At about 11:15 p.m. on July 27, 2018, Anthony Garcia, age 28, and his passenger, Karisma Avila, age 19, were killed in a rollover car crash near Primm, Nevada. Garcia had been driving recklessly, and neither he nor Avila was wearing seatbelts. They were both ejected from the car during the crash and died from blunt-force injuries.
At the scene, police found a duffel bag containing $26,000 in cash as well as two jars filled with 64 pounds of THC cannabinoid oil. Police seized the cash using a procedure known as civil asset forfeiture, which allows law enforcement to take possession of an individual’s assets—such as cash, a vehicle, or a house—if they are suspected of being involved in a crime. In most states, criminal charges do not have to be filed for property to be seized.
In Nevada, law enforcement may receive up to 100 percent of the proceeds of forfeitures. This, critics say, incentivizes police to seize property. Law enforcement agencies are encouraged to spend this money quickly since if an agency’s forfeiture account exceeds $100,000 at the end of a fiscal year, 30 percent of the excess is used to fund local schools. Over the last three years, the Las Vegas Metropolitan Police Department (Metro) has used the proceeds from forfeitures to pay for two K9 units, SWAT equipment, and narcotics testing kits.
“We don’t plan on those funds. If they come and we can use them for the public good, then we do,” said Metro’s CFO, Richard Hoggan.
According to a 2017 study by the Nevada Policy Research Institute (NPRI), civil asset forfeiture actions “disproportionately target neighborhoods with relatively high levels of minorities and low-income residents.” This is true not only in Nevada but also across the country. I have recently reported on similar reports in New Jersey and South Carolina.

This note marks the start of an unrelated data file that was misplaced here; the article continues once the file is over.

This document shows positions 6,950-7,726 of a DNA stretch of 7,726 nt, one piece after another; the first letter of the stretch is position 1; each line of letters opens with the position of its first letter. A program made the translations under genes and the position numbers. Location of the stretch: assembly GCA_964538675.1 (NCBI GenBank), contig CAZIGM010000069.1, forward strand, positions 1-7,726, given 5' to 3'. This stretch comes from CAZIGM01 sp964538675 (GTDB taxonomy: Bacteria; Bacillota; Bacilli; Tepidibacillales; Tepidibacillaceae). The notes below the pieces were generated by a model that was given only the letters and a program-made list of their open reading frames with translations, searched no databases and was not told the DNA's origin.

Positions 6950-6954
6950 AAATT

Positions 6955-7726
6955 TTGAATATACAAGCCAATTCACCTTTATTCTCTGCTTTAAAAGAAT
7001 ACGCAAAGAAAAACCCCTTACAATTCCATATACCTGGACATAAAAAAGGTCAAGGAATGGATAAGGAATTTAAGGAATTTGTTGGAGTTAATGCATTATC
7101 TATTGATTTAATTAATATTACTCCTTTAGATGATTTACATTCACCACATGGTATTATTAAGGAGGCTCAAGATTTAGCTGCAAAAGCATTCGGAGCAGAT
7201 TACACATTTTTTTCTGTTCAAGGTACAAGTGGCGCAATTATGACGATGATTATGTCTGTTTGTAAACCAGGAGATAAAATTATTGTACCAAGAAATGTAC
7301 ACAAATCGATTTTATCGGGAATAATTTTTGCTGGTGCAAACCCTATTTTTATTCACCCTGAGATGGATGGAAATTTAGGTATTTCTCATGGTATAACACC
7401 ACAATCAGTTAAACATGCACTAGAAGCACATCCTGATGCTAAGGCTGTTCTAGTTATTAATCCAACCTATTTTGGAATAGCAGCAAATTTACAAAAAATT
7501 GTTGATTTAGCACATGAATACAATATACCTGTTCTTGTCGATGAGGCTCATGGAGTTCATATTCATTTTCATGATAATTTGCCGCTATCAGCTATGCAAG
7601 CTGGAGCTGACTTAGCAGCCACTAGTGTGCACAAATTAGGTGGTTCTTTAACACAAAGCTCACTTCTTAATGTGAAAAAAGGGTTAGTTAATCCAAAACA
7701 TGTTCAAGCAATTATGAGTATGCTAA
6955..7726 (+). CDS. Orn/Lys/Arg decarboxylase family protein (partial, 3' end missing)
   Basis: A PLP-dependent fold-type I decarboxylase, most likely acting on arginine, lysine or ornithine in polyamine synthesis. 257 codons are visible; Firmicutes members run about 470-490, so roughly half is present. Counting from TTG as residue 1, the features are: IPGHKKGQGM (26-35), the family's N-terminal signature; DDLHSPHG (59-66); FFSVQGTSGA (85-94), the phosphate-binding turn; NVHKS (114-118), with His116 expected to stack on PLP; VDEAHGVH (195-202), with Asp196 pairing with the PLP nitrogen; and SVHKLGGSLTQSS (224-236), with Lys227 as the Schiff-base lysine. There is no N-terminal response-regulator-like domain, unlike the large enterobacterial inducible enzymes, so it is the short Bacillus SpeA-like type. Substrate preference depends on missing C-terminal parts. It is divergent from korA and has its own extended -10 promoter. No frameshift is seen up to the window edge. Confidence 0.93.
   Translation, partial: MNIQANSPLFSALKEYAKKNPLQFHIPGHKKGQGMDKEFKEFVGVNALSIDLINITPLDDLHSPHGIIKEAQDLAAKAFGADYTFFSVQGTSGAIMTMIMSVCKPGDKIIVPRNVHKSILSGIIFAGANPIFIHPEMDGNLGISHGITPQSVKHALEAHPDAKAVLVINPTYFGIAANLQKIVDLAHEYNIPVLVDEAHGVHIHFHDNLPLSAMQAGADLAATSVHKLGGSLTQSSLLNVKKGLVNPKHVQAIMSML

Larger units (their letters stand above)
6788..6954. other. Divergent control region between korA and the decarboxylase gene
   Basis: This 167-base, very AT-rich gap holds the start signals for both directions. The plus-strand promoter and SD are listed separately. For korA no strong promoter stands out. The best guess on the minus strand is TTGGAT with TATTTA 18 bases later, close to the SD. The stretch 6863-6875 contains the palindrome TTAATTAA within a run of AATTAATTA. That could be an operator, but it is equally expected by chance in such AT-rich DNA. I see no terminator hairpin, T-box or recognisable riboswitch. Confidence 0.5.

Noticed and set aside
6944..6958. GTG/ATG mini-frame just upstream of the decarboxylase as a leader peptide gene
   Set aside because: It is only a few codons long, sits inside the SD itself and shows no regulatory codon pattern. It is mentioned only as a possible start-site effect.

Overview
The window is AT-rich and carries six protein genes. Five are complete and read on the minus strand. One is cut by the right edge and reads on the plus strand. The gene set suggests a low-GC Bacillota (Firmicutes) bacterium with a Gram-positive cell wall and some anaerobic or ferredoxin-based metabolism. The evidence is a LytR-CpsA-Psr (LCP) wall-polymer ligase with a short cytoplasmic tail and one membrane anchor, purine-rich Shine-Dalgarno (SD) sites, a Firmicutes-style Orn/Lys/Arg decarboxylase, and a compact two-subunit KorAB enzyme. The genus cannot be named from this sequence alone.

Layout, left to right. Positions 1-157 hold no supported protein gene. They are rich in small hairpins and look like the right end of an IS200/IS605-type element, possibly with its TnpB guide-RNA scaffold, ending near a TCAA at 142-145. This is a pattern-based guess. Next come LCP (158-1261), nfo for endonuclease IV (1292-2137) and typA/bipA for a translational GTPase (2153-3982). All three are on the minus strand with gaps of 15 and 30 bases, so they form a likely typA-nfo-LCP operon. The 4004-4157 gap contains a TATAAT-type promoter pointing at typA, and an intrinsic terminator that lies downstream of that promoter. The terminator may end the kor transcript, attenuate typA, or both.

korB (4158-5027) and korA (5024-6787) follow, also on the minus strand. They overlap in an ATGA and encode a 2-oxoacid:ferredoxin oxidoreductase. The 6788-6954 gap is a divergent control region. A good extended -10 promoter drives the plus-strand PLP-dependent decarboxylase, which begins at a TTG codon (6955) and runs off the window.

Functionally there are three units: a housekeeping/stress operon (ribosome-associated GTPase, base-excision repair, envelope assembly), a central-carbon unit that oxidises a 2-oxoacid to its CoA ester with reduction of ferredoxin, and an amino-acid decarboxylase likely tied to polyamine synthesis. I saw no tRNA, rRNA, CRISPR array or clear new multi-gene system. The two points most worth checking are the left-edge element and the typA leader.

According to the NPRI report, two-thirds of forfeitures carried out by Metro in Las Vegas took place in just 12 of the city’s 48 zip codes. While the average level of poverty in those 12 zip codes is 27 percent, it is only 12 percent in the other 36. The non-white population in the targeted areas is 6 percent higher than in the other areas.
Even if the property owner is innocent, it can be hard to get property back. Since asset forfeiture is a civil and not a criminal matter, there is no legal right to counsel. This means property owners have to pay for their own lawyers. Since most forfeitures in Nevada are for property worth under $1,000, fighting to get the property back in court may cost more than the property is worth.
“It’s a very abusive sort of system,” explains Tom Pitaro, a lawyer based in Las Vegas. He recalled a client whose vehicle was not returned for ten years. “They put it in a lot somewhere, and when he got it back, there were weeds growing out of the engine block.”
The $26,000 found in Garcia’s car is currently tied up in a civil asset forfeiture lawsuit. According to court records, the family of the deceased have been named as possible claimants.
Civil Asset Forfeiture Attorney
If your lawful property has been seized, then you should hire a lawyer. Contact us to set up a free initial consultation and work with one of Florida’s most experienced civil forfeiture defense attorneys.